Current Events –
Where Is The NRA?
Last week’s acquittal of the police officer who murdered Philando Castile has posed a very important and thought-provoking question: Where in the HELL is the NRA????
In case you’ve forgotten the name Philando Castile, it’s time for you to remember it. Nearly 1 year ago on July 6, 2016, Philando Castile was pulled over near St. Paul, MN for a busted tail light. When he voluntarily informed the police officer that he was legally carrying a handgun and had a permit to do so, the officer asked for his ID and proof of permit. When Philando Castile reached for the documents he was demanded to produce, the police officer shot and murdered him at point-blank range. The entire incident (including the murder) was captured on Facebook Live by Castile’s girlfriend. The entire incident was also witnessed live by the couple’s 4-year-old child, who was sitting in the back seat.
Despite a Facebook Live video which basically televised the murder in real-time to millions of viewers from around the world and, despite overwhelming evidence to the contrary that proved an outright crime was committed that 2016 summer day, a Minneapolis jury acquitted police officer Jeronimo Yanez late last week and set him free. The verdict was an absolute travesty. However, an almost equal travesty is the radio silence from the National Rifle Association.
The NRA has a long history of arguing that Americans have a legal right to carry a firearm. Apparently, their support of the 2nd Amendment doesn’t extend to black men.
Following the murder of Philando Castile, the NRA issued a forced statement, promising to investigate the circumstances and provide an additional statement once more facts were learned. Since that time and during and even after the trial of the officer who shot him, the NRA has said ZERO. NOTHING. NADA. ZILCH!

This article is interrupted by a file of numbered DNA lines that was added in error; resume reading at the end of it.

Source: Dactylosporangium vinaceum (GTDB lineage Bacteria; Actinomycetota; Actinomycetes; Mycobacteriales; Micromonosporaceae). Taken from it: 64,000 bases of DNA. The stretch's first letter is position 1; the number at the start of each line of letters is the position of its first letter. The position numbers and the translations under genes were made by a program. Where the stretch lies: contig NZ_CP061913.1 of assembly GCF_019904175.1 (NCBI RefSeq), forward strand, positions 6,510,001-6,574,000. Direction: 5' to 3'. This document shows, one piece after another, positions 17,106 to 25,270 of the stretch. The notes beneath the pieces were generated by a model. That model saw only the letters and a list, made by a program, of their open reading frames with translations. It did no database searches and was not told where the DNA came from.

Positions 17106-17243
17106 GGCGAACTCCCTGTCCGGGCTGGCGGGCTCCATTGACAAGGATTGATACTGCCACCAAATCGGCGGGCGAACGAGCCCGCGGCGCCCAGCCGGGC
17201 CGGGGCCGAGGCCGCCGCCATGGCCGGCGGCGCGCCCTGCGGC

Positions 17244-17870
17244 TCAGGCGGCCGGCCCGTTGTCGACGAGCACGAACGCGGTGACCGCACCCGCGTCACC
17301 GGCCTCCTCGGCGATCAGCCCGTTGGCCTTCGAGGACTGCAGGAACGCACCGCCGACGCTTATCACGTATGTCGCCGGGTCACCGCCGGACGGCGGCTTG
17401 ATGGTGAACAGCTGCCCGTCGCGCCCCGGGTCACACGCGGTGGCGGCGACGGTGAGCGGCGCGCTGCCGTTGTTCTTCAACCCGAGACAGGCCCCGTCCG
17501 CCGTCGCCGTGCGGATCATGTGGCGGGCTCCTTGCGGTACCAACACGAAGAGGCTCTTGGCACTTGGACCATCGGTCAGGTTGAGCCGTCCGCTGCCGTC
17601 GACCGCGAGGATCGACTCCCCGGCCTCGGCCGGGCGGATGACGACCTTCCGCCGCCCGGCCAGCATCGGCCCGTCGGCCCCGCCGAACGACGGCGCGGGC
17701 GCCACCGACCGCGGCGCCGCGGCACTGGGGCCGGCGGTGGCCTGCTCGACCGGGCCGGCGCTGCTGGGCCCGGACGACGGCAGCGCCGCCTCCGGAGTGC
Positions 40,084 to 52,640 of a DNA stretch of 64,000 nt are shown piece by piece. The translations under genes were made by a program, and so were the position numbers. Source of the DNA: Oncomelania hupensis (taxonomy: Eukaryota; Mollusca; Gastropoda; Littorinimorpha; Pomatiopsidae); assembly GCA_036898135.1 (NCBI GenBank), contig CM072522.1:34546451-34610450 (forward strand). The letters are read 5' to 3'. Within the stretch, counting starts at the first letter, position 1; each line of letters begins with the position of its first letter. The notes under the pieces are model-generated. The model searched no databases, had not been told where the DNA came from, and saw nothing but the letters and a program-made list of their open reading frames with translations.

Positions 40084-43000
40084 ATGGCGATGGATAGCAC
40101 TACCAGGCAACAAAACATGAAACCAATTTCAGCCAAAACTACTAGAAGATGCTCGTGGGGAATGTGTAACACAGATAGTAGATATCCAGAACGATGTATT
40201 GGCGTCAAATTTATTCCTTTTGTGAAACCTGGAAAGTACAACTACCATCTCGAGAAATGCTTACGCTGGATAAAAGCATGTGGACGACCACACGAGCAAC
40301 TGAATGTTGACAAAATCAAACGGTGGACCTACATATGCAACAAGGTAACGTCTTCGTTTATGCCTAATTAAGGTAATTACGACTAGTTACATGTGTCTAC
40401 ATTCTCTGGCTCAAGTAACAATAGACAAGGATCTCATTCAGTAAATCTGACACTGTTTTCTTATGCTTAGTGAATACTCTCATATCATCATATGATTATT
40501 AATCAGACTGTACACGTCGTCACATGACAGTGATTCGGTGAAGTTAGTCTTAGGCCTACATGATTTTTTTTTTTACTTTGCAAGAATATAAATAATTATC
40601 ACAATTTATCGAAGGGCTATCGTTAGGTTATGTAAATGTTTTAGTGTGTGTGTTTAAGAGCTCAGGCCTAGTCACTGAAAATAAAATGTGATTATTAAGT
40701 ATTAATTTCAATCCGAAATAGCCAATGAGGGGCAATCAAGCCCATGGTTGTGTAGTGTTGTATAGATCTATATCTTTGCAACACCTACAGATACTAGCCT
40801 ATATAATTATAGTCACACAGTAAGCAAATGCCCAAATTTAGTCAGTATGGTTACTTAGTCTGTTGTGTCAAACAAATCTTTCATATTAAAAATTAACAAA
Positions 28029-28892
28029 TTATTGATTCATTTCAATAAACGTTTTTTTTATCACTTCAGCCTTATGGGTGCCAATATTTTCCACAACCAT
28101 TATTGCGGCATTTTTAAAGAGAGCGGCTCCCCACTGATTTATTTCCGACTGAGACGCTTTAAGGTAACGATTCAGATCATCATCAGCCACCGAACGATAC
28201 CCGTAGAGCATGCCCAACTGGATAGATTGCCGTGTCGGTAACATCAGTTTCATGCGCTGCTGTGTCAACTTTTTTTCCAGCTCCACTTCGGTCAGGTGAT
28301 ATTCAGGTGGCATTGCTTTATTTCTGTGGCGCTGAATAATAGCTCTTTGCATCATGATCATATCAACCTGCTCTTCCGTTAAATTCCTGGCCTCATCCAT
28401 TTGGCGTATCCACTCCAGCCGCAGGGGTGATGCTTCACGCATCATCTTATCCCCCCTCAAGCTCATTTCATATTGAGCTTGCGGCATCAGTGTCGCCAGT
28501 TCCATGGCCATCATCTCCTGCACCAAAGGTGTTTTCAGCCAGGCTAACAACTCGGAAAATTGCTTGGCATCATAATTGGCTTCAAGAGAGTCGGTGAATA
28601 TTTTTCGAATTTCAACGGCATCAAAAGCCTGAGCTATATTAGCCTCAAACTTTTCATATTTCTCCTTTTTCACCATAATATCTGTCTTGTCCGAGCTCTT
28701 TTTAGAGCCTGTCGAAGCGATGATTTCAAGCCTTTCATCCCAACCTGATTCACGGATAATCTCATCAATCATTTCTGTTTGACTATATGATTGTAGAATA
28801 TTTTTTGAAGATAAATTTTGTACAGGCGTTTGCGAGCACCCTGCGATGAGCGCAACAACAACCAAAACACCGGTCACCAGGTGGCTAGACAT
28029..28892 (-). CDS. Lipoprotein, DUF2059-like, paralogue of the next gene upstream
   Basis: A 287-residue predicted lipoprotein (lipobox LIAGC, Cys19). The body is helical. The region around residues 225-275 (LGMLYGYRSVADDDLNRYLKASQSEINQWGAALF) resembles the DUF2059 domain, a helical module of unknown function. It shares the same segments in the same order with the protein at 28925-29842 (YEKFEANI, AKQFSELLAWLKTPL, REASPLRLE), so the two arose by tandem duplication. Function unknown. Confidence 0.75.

“And I’ve been reading pretty diligently,” Smith said. “It troubles me tremendously when I see a young man following the rules, doing what he’s supposed to be doing, and there’s still no accountability from a legal perspective.”
A writer for Slate wrote to the NRA regarding last week’s acquittal. He received no response, prompting him to write: “If Castile had been white instead of black, the NRA would have been rallying behind him and his family since the moment of his death, and fundraising off his memory for the rest of time.”
Not surprisingly, the rather loud silence from the NRA speaks volumes.
Can you imagine if a police officer had shot and killed one of the thousands of white men seen freely walking down the street or through a department store openly carrying a firearm? The NRA would have staged a protest to rival the March on Selma by Dr. Martin Luther King, Jr. The NRA would have been on every TV station to debate why the killing of a legal gun owner should be a call to arms for all Americans. The NRA would have had their million+ member base calling every congressman and lawmaker in the nation demanding justice. The NRA would have filled the courtroom daily to overflowing capacity to witness the trial against Officer Jeronimo Yanez until a guilty verdict was reached. And, if the jury had still returned an acquittal (in this scenario, they wouldn’t have), the NRA would have shut down America with angry protests to scare any police officer or jury from ever allowing such a travesty to occur again.
So, where was the NRA when Philando Castile, a LEGAL permit-carrying gun owner, was shot and murdered in broad daylight by the police? Where was the NRA during his trial and after the verdict?
Nowhere to be found!
It is a genuinely open question whether an American police officer can do almost anything without suffering criminal consequences. Americans have a profoundly stupid and misguided deferential attitude toward law enforcement, one which presumes that police officers—fallible, often incompetent, and frequently temperamental human beings—are worthy of some sort of extra-special benefit of the doubt about their professional behavior. American citizens have no problem suing doctors for their back molars on the flimsiest of pretexts, but we generally cannot bring ourselves to convict police officers for demonstrably inept and reckless behavior that often costs people their lives.
– Daniel Payne